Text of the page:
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Office of the Press Secretary

For Immediate Release June 30, 1995
            President Lifts Trade Sanctions Against Taiwan;
        Welcomes Major Steps taken to Protect Endangered Species

President Clinton has determined that Taiwan has taken substantial steps to halt commercial trade in rhinoceros and tiger parts and products. As a result, the President has directed that trade sanctions imposed on Taiwan by the United States last year be lifted and that the Secretary of the Interior continue to monitor enforcement by Taiwan of its recently-amended Wildlife Conservation Law to ensure continued progress on this critical issue.

"Taiwan has taken to heart the world's concern about the fate of the wild tiger and rhinoceros and done the right thing in protecting these precious species. Our willingness to take strong action to back that concern was instrumental in bringing about this change," the President said.

"I remain committed to international efforts to protect rhinos and tigers. This administration will not stand by as the world risks losing forever these magnificent species," President Clinton said. "While this action represents an important step forward, rhinos and tigers remain in imminent danger of extinction by the turn of the century. The tragic loss of these majestic animals would diminish all our lives."

Last year, the President imposed a ban on the importation of certain fish and wildlife products from Taiwan in response to an international call for increased protection of tigers and rhinos under the Convention on International Trade in Endangered Species (CITES). To help stave off the extinction of these species, the Administration invoked sanctions under the Pelly Amendment to the Fishermen's Protective Act of 1967. The Pelly Amendment gives the President the authority to prohibit imports when foreign actions are found to diminish the effectiveness of an international conservation program. It was the first time that sanctions had ever been imposed under the Pelly Amendment, and Taiwan's prompt response demonstrates the importance of taking strong action to protect the earth's natural heritage.

Prior to the imposition of sanctions, Taiwan had not made sufficient progress toward eliminating the illegal trade in rhino and tiger parts and products. Trade in these products, valued for use in traditional medicines, directly contributes to the rapid disappearance of these animals. Since April 1994, when the President decided that strong measures were warranted, Taiwan has made major strides in combating the devastating commerce in endangered species. Taiwan has enacted amendments to its Wildlife Conservation Law, strengthening enforcement activities and enabling law enforcement authorities to impose sufficiently high penalties to deter people from dealing in rhino and tiger parts. The recently-amended law also calls for the establishment of a new Nature Conservation Police expressly designed to crack down on wildlife crime.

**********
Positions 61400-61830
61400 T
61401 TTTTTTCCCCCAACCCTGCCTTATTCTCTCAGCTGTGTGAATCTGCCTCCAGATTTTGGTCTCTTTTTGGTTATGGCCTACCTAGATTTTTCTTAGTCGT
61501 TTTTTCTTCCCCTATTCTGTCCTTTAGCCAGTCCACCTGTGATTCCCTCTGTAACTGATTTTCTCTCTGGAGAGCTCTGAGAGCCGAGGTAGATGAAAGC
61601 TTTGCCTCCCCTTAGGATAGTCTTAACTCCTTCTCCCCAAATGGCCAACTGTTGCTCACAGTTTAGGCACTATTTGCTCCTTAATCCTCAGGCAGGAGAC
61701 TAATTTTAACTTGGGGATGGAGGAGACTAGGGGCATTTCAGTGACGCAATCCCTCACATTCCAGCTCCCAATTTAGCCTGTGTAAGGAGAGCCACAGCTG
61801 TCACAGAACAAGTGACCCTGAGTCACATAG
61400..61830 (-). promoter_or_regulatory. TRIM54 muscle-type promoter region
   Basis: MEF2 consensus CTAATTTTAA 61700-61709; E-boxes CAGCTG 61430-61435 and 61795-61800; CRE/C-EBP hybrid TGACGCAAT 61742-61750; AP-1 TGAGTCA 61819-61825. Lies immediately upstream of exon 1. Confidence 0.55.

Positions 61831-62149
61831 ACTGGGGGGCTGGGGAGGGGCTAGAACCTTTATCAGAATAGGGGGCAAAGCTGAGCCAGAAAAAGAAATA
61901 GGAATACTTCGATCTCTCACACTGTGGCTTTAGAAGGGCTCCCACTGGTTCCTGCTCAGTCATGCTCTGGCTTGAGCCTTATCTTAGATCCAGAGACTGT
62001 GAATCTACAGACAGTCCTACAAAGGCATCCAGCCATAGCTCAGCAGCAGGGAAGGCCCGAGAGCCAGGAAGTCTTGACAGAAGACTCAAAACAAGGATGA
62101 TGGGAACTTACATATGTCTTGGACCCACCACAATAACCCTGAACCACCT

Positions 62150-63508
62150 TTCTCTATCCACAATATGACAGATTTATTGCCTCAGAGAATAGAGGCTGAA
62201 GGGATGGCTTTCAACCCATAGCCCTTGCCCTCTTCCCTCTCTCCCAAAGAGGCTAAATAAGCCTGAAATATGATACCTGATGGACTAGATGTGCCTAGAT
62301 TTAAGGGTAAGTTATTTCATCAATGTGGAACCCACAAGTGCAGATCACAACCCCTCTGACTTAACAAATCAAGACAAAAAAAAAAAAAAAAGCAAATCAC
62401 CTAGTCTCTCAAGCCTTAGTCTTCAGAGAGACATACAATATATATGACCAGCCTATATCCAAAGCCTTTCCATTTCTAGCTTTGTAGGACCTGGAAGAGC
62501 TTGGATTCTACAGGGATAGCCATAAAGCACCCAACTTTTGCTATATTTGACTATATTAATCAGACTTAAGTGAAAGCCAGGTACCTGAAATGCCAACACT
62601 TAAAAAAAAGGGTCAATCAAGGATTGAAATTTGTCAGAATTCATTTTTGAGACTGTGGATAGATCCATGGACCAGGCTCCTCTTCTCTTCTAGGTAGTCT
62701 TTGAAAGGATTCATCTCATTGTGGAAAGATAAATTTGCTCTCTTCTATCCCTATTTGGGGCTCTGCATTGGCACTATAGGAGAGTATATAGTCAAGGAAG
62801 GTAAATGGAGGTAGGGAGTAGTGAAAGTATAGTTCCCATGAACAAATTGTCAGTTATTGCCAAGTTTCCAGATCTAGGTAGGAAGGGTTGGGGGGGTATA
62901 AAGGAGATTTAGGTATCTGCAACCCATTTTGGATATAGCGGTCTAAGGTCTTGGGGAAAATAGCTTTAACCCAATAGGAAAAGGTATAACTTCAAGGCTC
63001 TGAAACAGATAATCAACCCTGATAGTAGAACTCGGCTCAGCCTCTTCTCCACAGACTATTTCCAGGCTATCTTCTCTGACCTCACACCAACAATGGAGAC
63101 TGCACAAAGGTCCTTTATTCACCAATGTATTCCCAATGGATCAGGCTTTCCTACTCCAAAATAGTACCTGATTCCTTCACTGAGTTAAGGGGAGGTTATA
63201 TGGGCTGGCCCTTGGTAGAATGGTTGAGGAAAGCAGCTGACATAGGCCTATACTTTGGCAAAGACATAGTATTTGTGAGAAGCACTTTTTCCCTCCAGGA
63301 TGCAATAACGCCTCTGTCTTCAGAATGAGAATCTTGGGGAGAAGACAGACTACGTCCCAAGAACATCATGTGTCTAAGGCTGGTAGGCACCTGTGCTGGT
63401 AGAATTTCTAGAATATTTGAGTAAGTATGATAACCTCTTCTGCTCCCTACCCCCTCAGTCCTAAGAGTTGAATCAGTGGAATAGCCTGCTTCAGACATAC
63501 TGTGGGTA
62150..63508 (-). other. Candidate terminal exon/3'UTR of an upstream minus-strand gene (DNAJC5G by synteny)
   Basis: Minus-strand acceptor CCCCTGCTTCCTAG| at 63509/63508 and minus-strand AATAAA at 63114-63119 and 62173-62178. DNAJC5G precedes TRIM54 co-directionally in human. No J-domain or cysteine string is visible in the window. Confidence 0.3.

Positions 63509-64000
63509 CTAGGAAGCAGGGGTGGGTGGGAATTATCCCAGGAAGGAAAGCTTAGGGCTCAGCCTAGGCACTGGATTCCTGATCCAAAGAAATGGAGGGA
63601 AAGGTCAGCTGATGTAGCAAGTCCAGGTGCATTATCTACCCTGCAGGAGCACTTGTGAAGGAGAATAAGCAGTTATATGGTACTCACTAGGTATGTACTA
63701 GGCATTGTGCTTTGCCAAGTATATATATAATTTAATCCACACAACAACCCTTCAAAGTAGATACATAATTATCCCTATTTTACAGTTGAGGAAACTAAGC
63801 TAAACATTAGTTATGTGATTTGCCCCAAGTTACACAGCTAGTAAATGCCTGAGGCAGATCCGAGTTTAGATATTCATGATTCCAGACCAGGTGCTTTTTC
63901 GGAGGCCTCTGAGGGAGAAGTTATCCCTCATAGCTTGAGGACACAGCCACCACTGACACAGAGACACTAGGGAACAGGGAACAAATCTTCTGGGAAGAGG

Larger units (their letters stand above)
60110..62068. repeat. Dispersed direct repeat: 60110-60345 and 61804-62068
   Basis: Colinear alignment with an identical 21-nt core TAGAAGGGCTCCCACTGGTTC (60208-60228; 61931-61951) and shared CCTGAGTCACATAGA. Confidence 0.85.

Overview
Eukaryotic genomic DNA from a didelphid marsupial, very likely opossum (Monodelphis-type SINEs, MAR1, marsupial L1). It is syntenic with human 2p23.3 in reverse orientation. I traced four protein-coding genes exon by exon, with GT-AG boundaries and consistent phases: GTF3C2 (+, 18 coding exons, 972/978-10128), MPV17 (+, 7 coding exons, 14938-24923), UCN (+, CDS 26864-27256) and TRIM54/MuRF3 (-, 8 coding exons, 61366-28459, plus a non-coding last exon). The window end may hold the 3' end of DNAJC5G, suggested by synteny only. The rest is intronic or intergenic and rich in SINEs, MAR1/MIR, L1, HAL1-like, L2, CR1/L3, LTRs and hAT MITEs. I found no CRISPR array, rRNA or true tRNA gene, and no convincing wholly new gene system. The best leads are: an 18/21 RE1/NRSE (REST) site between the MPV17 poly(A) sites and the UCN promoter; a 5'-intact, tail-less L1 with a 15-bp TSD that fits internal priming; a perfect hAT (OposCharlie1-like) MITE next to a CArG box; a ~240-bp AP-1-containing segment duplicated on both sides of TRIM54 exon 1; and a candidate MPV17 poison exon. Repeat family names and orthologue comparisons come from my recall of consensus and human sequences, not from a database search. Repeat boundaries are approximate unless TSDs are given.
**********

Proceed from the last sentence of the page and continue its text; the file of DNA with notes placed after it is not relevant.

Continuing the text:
At latest count, there were fewer than 10,000 rhinos and approximately 5,000 tigers left in the wild, ranking these species among the world's most critically endangered. Unless worldwide trade in their parts and products is virtually eliminated, wild rhinos and tigers could be extinct within 5 years.

In conjunction with the removal of trade sanctions, the President directed Interior Secretary Bruce Babbitt, through the U.S. Fish and Wildlife Service and the American Institute in Taiwan (AIT), to continue to work closely with Taiwan, to monitor ongoing progress and to report back to him within one year. Under the terms of a new cooperative agreement between the AIT and the Taipei Economic and Cultural Representative Office in the United States, the Fish and Wildlife Service will assist Taiwan in enhancing conservation and law enforcement efforts through training and education programs, including the improvement of Taiwan's wildlife forensics capability.

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